Battle: Los Angeles (2011)

Theatrical Poster
Source: IMP Awards

This film is not in the Empire 500.

OK, so it's that moment again where aliens are attacking earth. This time, Will Smith is not on hand to punch any aliens in the head (as in Independence Day) and former Dark Knight star Aaron Eckhart is left to pick up the pieces of a city that frankly has nothing to do with anything.

While the budget may have been cut by filming in and around Hollywood area, it has been raised in other areas of special effects and CGI that otherwise may have turned director Jonathon Liebesman's film into a catastrophe itself.

Staff Sergeant Nantz (Eckhart) has been placed in control of a platoon who has been made aware that meteors striking the earth are landing in specifically targeted areas (see War Of The Worlds). Following an unseen mission which previously failed, his platoon are weary about how capable the Sergeant is - especially after he handed in his notice a few hours previously.

Following a brief background on each member of the team - a nice touch in order to get the audience to feel emotion every time a man faces danger - the film gets straight into the action. The first few scenes are tense; the team have no idea who (or what) is attacking them (see Cloverfield) and they are just aware that they must make it to a police station to rescue civilians that have been left behind.

In my view, the film is split into two parts - the start of the action is very tense, and those liable to flinching may need some new underwear following the first sighting of the alien (which looks like, well, Alien). The second half (following a brief Assault On Precinct 13 -esque siege) is much more gun-ho which is where the film get its Black Hawk Down references from. It's okay though, the aliens have no air support and they're purely ground-based... oh, wait, there's a massive great control centre... that flies.

With all these movie references, it is easy to overlook Battle: Los Angeles as 'just another apocalyptic film'. It truly isn't. It is a mish-mash of everything that you could love about all those films mentioned above screwed up into a big ball of alien ass-whooping.

That aliens themselves are never rarely seen in any close detail - except where Eckhart is ripping one apart with his hands - and that naturally makes the audience feel very cold towards them. Deep underneath, however, they are very human-like in the way they act, from the methods of strategic attacks to one scene where one alien is pulling another injured from the fight.

Along with that, it is easy to miss the other sheer attentions to detail in the film. In one scene, Eckhart ties up a child's laces and informs him of 'safety first'. A slight romantic blossom, which never blooms, opens between Eckhart's character and the civilian vet, as they both bond; 'you have kids?', 'neither do I'. It are these tiny details that set it apart from other films.

While the ending may have been dragged out ever so slightly (at one point I thought Cloverfield was happening all over again) it certainly ended on a high.

Oh, and if you're worried about a lack of women, Michelle Rodriguez reprieves her role as the most macho lady on the planet.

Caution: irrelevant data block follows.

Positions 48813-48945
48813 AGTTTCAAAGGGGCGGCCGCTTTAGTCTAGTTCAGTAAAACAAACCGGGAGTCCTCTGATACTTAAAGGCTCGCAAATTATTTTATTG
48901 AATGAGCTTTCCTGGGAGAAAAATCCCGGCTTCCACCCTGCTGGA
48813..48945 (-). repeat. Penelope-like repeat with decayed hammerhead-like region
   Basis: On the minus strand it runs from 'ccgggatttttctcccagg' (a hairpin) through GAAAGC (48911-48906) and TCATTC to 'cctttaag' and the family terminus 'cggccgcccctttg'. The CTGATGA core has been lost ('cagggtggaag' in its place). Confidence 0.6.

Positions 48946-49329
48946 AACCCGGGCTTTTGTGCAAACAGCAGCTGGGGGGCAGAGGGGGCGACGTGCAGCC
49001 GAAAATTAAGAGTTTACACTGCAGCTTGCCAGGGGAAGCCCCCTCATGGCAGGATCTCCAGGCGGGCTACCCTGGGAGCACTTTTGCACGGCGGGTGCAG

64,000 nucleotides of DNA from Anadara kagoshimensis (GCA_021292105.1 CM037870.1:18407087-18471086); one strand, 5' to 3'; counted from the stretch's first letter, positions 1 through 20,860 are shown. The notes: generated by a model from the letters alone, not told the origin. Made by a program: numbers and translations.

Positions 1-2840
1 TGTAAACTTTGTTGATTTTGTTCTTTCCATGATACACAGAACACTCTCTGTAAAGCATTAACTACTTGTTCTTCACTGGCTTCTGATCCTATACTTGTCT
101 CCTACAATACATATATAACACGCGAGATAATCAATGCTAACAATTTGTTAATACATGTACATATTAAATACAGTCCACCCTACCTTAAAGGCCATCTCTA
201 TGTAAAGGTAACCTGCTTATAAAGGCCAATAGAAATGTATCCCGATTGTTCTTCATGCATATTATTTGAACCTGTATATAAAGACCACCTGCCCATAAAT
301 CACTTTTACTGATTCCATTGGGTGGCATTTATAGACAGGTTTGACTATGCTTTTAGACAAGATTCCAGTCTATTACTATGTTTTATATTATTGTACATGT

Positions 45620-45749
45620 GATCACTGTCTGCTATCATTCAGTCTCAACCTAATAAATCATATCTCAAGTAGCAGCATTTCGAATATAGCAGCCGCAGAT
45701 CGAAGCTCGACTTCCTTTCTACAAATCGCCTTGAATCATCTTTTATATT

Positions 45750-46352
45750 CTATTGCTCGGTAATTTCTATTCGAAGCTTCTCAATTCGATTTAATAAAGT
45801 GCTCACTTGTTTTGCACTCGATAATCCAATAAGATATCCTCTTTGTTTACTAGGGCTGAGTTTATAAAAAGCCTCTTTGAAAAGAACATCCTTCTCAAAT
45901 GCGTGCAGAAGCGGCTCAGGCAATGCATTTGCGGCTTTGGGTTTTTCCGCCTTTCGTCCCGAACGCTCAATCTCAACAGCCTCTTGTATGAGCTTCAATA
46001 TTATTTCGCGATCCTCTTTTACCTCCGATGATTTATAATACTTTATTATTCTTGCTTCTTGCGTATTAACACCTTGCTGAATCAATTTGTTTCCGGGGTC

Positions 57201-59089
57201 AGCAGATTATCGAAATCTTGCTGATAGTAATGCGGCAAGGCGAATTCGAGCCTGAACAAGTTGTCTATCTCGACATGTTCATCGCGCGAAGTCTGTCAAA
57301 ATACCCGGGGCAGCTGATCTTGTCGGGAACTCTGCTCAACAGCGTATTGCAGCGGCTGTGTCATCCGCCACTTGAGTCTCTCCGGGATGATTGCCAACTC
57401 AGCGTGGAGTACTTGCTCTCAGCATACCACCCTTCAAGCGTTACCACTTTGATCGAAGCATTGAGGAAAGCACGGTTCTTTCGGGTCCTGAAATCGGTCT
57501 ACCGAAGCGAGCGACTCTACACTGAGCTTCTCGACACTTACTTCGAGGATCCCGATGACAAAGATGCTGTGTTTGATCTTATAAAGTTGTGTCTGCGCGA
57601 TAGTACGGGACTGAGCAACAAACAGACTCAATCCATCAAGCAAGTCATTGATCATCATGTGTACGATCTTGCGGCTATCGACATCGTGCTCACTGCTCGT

It is certainly a film that you need to see.

Five stars. Bang, bang. Bang, bang, bang.


  1. Out of interest, did you read mine before or after you wrote this?

  2. After... I thought you'd given it a bad review so I didn't want to read yours before I'd done mine so that mine didn't end up negative. I did find it funny how similar they were though.

  3. Yeah it is.. and funny how yours has less praise than mine does! I loved that you picked up on the Aliens humanity too :D

  4. Yeah, so did Ash, strangely. That said, I don't know whether it was on his first or second viewing :D

  5. Completely disagree with this review - a two star film at best. All of the characters were worn out clichés we've seen before (Michelle Rodriguez plays the same character in every film). The opening few minutes of the soldiers' story was just plain embarrassing and pointless, just a way of making us feel 'sad' when they predictably died. A new recruit, a soldier with a wife and unborn child and the Eckhart character trying to make amends; cardboard cut out 2d characterisation (watch any other invasion film and you will find exactly the same). Even the special effects were ropey at best, with an alien design derivative of the countless creatures we've seen before. TERRIBLE.

  6. I knew my review on this film wouldn't be popular once I'd seen the 2-star review from Empire themselves.

    I agree that the film plays on clichés as you say. It has also heavily borrowed elements from other films, but that doesn't make a film bad. In order for cinema to evolve, directors must use parts of other films, and exploit their actors to engage the audience.

    In modern cinema, the emphasis is usually too much on the special effects, so it was a nice change to see a bit of a back story on each of the soldiers. While this was not enough to really know each soldier by name - I certainly can't - it was enough to understand that it was more than just the soldiers that were going to be affected by the disaster.


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